Monday, June 27, 2011
Sunday Mystery Corner: Postmortem by Patricia Cornwell
I am a huge fan of of mysteries and thrillers. I think that I love the "puzzle" of figuring out who did it, why they did it, and how they "almost" got away with it. It is always interesting and enjoyable.
I heard about this series through Twitter and other friends. They all say the same thing "great series" and etc etc. So, of course I had to read it.
In my opinion, this series was not what I thought it was. To me it did not hold me like a thriller/mystery should. Dr. Kay Scarpetta was a good character but she just could not hold my attention. Detective Marino is the lead of the case but he and Kay do not see eye to eye. They are investigating, Mr. Nobody, a serial killer of several woman in the Richmond area.
The storyline was very predictable and I had figured out the killer almost half way through the book. I like a storyline that would at least keep me guessing for a little bit longer than just that. I thought Cornwell did a great job of descriptive writing and I did realize that this was an older series and there were not many new "advances".
Overall, I will not continue this series.
I started out reading a couple of the Kay Scarpetta books that were further along in the series and really enjoyed them. After determining that the main characters develop throughout the series, I decided to start reading from the beginning.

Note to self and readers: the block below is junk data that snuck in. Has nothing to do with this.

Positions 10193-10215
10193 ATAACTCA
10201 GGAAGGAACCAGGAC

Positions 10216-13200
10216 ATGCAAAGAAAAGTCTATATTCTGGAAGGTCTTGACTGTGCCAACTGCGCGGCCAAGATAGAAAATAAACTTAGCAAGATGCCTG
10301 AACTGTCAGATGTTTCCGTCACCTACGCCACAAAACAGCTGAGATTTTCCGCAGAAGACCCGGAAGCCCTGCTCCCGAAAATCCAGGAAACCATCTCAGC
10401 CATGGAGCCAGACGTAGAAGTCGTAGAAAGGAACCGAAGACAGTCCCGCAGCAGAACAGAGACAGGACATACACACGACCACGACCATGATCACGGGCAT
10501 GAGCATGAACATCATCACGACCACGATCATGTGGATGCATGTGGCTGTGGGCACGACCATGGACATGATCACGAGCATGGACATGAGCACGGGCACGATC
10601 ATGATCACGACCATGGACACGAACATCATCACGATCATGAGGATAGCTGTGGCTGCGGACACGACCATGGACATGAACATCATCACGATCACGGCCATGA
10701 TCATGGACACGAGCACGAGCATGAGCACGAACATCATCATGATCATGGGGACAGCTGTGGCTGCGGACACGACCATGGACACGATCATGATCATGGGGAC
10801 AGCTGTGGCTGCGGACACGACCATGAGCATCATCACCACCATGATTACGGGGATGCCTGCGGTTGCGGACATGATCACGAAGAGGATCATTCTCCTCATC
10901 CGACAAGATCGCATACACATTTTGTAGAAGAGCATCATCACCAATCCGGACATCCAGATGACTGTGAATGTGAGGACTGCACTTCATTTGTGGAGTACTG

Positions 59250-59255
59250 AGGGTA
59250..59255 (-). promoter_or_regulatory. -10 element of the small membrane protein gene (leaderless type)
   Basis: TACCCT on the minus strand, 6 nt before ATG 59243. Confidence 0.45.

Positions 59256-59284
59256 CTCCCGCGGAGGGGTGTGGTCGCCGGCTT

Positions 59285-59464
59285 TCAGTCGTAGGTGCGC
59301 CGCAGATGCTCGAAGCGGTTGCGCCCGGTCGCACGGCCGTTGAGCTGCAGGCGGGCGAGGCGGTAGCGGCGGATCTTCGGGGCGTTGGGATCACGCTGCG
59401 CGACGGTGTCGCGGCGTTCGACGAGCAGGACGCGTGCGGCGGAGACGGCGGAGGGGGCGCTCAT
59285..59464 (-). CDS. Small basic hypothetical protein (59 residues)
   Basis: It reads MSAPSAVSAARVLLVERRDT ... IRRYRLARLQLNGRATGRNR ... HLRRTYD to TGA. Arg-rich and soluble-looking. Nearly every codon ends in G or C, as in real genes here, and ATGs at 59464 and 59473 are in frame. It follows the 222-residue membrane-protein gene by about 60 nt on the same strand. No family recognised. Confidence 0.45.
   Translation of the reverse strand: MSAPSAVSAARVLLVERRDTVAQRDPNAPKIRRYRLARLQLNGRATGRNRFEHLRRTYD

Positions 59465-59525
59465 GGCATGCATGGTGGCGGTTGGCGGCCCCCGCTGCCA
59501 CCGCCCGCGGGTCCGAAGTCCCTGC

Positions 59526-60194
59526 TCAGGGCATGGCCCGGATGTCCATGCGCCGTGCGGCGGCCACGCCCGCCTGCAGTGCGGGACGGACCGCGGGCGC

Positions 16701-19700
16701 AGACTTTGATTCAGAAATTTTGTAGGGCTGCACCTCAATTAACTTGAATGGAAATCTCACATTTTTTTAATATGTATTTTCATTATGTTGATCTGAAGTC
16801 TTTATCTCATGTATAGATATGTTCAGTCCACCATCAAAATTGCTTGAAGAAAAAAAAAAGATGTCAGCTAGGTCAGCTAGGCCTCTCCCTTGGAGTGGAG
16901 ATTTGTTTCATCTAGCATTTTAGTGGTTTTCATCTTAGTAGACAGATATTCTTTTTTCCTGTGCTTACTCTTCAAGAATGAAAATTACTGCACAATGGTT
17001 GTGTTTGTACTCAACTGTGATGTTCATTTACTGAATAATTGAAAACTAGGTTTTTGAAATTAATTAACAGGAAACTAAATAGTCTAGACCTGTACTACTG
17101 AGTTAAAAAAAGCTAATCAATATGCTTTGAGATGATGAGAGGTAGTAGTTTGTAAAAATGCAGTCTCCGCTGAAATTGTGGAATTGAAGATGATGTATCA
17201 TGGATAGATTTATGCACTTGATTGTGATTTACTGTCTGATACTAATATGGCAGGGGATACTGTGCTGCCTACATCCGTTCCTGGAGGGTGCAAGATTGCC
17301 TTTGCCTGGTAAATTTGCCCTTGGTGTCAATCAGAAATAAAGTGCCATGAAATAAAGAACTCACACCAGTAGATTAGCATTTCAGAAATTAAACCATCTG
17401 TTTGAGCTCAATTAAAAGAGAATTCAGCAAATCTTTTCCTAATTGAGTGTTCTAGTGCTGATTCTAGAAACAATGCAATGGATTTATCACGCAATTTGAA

Kay Scarpetta is the newly appointed Chief Medical Examiner in Richmond, Virginia. Throughout this book, we learn some of her personal history as well as that of her family. We can see how things operate politically within her office and the various departments she interacts with. As the medical examiner, she is involved in the crime scene investigations, autopsies, and assists the detectives in analyzing the evidence associated with a series of murders committed in Richmond. Not only is she working to help solve these serial murders, but she has to contend with someone from the inside that is sabotaging the investigation.
Unlike Mary, I was not able to determine who the killer was until shortly before he was apprehended. We eventually can determine the suspect's occupation and how the seemingly unrelated victims are connected, but we were not officially introduced to him until the very end of the book. While the graphic details of the murders may not appeal to everyone, I plan on continuing to work my way through the rest of the series.